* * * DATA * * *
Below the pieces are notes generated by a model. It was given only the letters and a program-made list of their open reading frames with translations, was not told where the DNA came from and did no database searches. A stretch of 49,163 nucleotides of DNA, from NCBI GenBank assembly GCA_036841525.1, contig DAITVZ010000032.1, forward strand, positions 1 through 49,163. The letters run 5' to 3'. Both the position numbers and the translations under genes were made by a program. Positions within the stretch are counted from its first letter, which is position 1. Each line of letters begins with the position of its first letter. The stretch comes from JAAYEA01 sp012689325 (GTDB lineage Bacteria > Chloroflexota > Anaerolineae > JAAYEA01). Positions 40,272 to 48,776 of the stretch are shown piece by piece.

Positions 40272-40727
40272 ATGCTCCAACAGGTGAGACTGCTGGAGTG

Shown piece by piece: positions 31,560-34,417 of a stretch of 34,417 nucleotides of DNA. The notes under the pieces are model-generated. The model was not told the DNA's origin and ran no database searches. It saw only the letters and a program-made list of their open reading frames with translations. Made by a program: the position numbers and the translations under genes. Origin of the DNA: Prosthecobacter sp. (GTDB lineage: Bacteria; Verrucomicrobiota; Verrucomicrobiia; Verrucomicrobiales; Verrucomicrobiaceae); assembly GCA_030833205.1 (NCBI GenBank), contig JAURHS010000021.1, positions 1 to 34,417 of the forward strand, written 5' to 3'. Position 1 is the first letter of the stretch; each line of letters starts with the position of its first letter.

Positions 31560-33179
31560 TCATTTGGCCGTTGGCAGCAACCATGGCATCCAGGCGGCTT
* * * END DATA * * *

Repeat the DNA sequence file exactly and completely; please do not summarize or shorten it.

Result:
Below the pieces are notes generated by a model. It was given only the letters and a program-made list of their open reading frames with translations, was not told where the DNA came from and did no database searches. A stretch of 49,163 nucleotides of DNA, from NCBI GenBank assembly GCA_036841525.1, contig DAITVZ010000032.1, forward strand, positions 1 through 49,163. The letters run 5' to 3'. Both the position numbers and the translations under genes were made by a program. Positions within the stretch are counted from its first letter, which is position 1. Each line of letters begins with the position of its first letter. The stretch comes from JAAYEA01 sp012689325 (GTDB lineage Bacteria > Chloroflexota > Anaerolineae > JAAYEA01). Positions 40,272 to 48,776 of the stretch are shown piece by piece.

Positions 40272-40727
40272 ATGCTCCAACAGGTGAGACTGCTGGAGTG

Shown piece by piece: positions 31,560-34,417 of a stretch of 34,417 nucleotides of DNA. The notes under the pieces are model-generated. The model was not told the DNA's origin and ran no database searches. It saw only the letters and a program-made list of their open reading frames with translations. Made by a program: the position numbers and the translations under genes. Origin of the DNA: Prosthecobacter sp. (GTDB lineage: Bacteria; Verrucomicrobiota; Verrucomicrobiia; Verrucomicrobiales; Verrucomicrobiaceae); assembly GCA_030833205.1 (NCBI GenBank), contig JAURHS010000021.1, positions 1 to 34,417 of the forward strand, written 5' to 3'. Position 1 is the first letter of the stretch; each line of letters starts with the position of its first letter.

Positions 31560-33179
31560 TCATTTGGCCGTTGGCAGCAACCATGGCATCCAGGCGGCTT